13long time on it.
14 MR IRVING:     Just about Auschwitz or about the Final Solution,
15my Lord?
16 MR JUSTICE GRAY:     I am not stopping you on the Final Solution.
17 MR IRVING:     Page 134. "Systematic nature of the
18extermination". You take exception to my suggestion that
19Jews were the victims of a large number of rather
20run-of-the-mill criminal elements, and I mention there the
21Latvians, Lithuanians and Estonians?
22 A. [Professor Richard John Evans]     And Austrians.
23 Q. [Mr Irving]     Yes.
24 A. [Professor Richard John Evans]     And Germans.
25 Q. [Mr Irving]     Are you familiar with the report by Jan Karski who was one
26of the first people to report on the Final Solution?

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 1 A. [Professor Richard John Evans]     Not -- I am not, no.
 2 Q. [Mr Irving]     In that case I cannot ask you about it. On page 135,
 3paragraph 3: "Irving's view that these local initiatives
 4were excusable", is the word "excusable" excusable in this
 5context? Have I ever tried to excuse what the Germans are
 6doing to the Jews?
 7 A. [Professor Richard John Evans]     Well, let me read what you told the press conference in
 8Australia in 1986 which is the quote beginning halfway
 9down the quote on the previous page where you say, you are
10questioning whether the killing of Jews "was a tragedy
11ordered and organized on the very highest German state
12level, namely by Hitler himself. Because if my hypothesis
13is correct, it means that all these Jews - and it may be
14any figure, I don't look at the figure concerned - if my
15hypothesis is correct, it indicates that the Jews were the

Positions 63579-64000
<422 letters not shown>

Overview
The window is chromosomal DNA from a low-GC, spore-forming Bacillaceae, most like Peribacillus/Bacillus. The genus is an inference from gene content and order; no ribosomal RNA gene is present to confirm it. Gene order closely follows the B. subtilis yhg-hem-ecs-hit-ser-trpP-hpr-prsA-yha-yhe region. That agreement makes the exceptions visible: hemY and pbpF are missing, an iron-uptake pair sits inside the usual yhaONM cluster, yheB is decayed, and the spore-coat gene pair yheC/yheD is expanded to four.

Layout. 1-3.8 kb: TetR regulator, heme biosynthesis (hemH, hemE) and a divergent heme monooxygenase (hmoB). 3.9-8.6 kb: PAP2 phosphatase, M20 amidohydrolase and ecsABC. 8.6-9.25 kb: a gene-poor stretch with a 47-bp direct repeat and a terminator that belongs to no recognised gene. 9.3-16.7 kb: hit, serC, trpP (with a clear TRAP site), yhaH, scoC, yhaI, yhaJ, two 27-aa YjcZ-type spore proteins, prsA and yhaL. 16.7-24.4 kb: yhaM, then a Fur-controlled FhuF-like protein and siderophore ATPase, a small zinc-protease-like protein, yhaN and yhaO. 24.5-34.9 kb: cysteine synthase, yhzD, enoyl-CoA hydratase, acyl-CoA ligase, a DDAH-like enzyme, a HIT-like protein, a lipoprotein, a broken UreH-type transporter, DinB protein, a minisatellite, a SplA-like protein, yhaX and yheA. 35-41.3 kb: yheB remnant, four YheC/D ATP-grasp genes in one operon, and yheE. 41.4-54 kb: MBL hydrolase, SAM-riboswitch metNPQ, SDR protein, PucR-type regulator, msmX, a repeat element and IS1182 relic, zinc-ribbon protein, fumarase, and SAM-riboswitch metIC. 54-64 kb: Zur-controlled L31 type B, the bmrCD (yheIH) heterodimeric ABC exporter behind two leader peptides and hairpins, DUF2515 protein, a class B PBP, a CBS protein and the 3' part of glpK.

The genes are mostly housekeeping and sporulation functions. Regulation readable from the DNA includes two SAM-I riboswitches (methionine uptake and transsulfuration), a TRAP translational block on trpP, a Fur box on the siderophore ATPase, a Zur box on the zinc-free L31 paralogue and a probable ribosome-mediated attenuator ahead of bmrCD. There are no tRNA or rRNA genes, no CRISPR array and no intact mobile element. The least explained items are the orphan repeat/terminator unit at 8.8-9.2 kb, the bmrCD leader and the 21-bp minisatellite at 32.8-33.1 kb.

16victims of a large number of rather run-of-the-mill
17criminal elements which exist in Central Europe. Not just
18Germans, but Austrians, Latvians, Lithuanians, Estonians,
19feeding on the endemic antisemitism of the era and
20encouraged by the brutalization which war brought about
21anyway. These people had seen the bombing raids begin.
22They'd probably lost women, wives and children in the
23bombing raids. And they wanted to take revenge on
24someone. So when Hitler ordered the expulsion, as he did
25- there's no doubt that Hitler ordered the expulsion
26measures - these people took it out on the person that

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 1they could".
 2 Q. [Mr Irving]     And you say this is somebody excusing the Nazis for taking
 3these ghastly actions against the Jews?
 4 A. [Professor Richard John Evans]     It seems to me that that is the implication in that
 5statement, yes.
 6 Q. [Mr Irving]     Is it not, in fact, a very sloppy use of the English
 7language? What you meant was not "excusable" but
 8"explicable" and there is a very great difference between
 9these two words?
10 A. [Professor Richard John Evans]     I think, given your attitude -- well, first of all, I find
11it very difficult to see how Latvians, Lithuanians and
12Estonians could get so worked up by bombing raids on
13Germany that they started killing Jews.
14 Q. [Mr Irving]     Is that what I say?
15 A. [Professor Richard John Evans]     It is the clear implication, "these people", and in the
16previous sentence you say, "Not just Germans, but
17Austrians, Latvians, Lithuanians and Estonians". "These
18people had seen the bombing raids begin".
19 Q. [Mr Irving]     Are you familiar with the fact that Jan Karski, the man
20whom I previously referred to, warned the Polish
21government of the likelihood of pogroms in the Baltic
22states, and he had explained the reasons why in a 1940
23report?
24 A. [Professor Richard John Evans]     Mr Irving, there is plenty of documentation to show that
25there were, that Latvians, Lithuanians and Estonians and
26so on were involved in the mass killing of Jews with the